Miss the Train (Miseongnyeon): Jeonju Review
Korean first-time filmmaker Lee Kyung-sub's Jeonju festival competition entry revolves around the struggle of a shaman's daughter with her pre-destined paranormal fate.
Boasting poised mise-en-scene, a well-designed staggered-timeline narrative and-- perhaps most remarkably-- a clever deployment of the now hackneyed I-Can-See-Ghosts ruse, Lee Kyung-sub's feature-length debut is an engaging piece with hardly a misstep. Anchored by an understated performance from Park Joo-hee, Miss the Train arrives with style and content very much in sync, while not exactly loud enough to secure crossover commercial success like the current indie hit Han Gong-ju, bookings at indie showcases beyond its Jeonju International Film Festival world premiere are certainly viable.
In what is her first top-billed role, Park plays So-jin, a high-school student living with her shaman mother (Park So-hyeon) in a rundown cottage in a village in some far-flung hinterland in South Korea. The film begins with the mother asking So-jin to take up her mantle, commenting on how the youngster "could see more than I ever could"; baffled, So-jin rebuffs the offer and asks whether they could actually move away to start anew instead.
So-jin is given the chance to do exactly that, as the next scene shows the mother having already passed away and the youngster in so destitute a state (she couldn't afford a niche to place the ashes) that she decides to move to Seoul to earn a living. Arriving at the railway station to find the next train slated to come in more than seven hours later, she returns home and has a violent run-in with a man (Jung Hi-te) pleading her to use her paranormal skills to tell him where his missing son is.
So begins her journey into the knowns and unknowns of her supernatural gifts and her life, as she escapes from the first madman and stumbles into seemingly another, a young man (Kwon Yul) who keeps her captive in a warehouse, calls her by a different name and persists in offering her the heart-shaped chocolate he makes. And it's here that the story takes a step into the surreal, as So-jin suddenly finds herself leading another life in the city, with her captor now her boyfriend and her daily routine involving studies at the university and part-time shifts at a cafe.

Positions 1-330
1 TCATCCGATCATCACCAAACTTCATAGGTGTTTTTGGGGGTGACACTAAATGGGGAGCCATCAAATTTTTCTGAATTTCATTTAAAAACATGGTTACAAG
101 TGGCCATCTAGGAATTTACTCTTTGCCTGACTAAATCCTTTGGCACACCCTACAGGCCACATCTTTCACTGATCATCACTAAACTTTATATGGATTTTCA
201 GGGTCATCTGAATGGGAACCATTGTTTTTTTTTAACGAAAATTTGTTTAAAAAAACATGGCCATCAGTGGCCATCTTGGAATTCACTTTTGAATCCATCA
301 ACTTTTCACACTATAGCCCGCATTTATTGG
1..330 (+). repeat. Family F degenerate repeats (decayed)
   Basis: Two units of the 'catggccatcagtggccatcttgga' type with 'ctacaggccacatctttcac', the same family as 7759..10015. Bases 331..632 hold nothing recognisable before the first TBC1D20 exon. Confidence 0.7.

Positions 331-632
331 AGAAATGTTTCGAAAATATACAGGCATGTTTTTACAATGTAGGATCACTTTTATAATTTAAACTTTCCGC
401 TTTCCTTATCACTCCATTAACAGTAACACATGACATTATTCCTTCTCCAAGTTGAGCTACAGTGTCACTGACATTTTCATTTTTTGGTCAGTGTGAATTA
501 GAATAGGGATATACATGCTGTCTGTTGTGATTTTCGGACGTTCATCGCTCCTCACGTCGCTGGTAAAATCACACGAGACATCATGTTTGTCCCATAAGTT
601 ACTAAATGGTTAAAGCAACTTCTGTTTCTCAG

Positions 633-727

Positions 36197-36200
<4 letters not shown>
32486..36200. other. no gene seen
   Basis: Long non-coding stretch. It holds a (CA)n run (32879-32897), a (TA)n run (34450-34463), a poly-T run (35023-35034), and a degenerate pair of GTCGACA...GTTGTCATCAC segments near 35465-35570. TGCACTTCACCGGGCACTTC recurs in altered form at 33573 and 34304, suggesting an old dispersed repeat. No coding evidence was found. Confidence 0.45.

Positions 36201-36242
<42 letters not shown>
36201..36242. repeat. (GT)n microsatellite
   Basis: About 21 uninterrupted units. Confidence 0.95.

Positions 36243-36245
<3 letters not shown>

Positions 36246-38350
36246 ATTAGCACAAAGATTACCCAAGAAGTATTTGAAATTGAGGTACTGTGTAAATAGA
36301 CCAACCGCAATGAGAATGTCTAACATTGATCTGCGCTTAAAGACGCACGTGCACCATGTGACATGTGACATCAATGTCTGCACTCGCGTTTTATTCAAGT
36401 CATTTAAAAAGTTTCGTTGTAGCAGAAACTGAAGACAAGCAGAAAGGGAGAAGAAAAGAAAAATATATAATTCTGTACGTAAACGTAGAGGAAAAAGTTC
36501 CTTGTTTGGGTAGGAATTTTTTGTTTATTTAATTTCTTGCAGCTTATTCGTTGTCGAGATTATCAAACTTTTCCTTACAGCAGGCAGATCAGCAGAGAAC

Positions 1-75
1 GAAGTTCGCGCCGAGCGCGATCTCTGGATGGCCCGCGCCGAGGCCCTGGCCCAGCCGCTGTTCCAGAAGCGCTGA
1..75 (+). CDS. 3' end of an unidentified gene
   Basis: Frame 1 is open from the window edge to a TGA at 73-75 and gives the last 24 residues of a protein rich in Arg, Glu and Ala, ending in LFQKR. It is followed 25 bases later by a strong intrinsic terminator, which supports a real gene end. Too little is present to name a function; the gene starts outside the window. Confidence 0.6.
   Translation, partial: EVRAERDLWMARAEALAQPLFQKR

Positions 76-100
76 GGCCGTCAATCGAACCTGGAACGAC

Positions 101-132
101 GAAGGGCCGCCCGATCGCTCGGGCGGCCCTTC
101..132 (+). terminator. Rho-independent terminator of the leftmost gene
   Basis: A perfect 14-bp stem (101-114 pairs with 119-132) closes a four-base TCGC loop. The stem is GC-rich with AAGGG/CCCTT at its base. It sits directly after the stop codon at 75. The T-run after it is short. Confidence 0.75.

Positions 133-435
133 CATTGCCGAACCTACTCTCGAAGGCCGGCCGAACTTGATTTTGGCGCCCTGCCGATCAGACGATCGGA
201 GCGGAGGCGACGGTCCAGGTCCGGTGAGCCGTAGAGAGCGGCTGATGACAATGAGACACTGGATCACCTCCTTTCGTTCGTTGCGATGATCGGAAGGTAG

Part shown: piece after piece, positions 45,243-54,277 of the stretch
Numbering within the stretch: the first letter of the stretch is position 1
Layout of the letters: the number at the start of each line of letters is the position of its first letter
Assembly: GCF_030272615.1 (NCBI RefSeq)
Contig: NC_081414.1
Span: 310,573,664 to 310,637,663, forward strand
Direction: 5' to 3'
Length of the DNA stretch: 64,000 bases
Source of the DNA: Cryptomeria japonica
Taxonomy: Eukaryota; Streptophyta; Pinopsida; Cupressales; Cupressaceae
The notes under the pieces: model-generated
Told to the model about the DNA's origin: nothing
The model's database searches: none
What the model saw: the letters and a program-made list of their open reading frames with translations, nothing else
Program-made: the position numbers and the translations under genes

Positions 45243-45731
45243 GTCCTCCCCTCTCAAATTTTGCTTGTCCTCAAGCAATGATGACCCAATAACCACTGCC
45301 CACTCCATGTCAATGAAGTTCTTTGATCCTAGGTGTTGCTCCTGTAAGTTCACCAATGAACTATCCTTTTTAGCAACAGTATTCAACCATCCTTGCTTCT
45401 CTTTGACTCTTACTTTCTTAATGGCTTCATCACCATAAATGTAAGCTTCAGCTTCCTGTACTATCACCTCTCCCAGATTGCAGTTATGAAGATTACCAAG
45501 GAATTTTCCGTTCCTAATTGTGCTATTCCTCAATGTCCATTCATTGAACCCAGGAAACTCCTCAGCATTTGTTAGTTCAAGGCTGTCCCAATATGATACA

As So-jin travels constantly between these parallel universes, it's as if she's been forced into experiencing the life she craves. Lee managed to realize the twists in Kim Ja-ryung's script gently and with guile, with only subtle signposts along the way which would give the plot away. But the guessing is just half the game here: Miss the Train has lived up to its title by offering a poetic exposition of personal loss and a young woman's struggle against what she sees as an imposed, pre-destined fate. So-jin wants out of the alienating line of work which seems to condemn her and her mother into a life on the margins; as the story unfolds, certainties about rural shamanism and urban living become less clear, converging in a finale which reveals why the young woman gets to see all this.
Kong Pyung-jai's cinematography and Lee Do-hyun's editing has contributed much in keeping the film's subdued tenor throughout, with even So-jin's tastes of a dream urban living nearly always tarnished with melancholy. Miss the Train is a delicate package from a team of young filmmakers offering a skilful itinerary of their low-key artistic vision.
Venue: Jeonju International Film Festival (Korean Competition), May 4, 2014
Production Company: Tiger Cinema with Dankook University
Director: Lee Kyung-sub
Cast: Park Joo-hee, Kwon Yul, Park So-yeon, Jung Hi-te, Ahn Jae-hong
Producer: Kim Ki-chul
Screenwriter: Kim Ja-ryung
Director of Photography: Kong Pyung-jai
Art Director: Lee Hee-jeong
Editor: Lee Do-hyun
Music: Park Sang-chul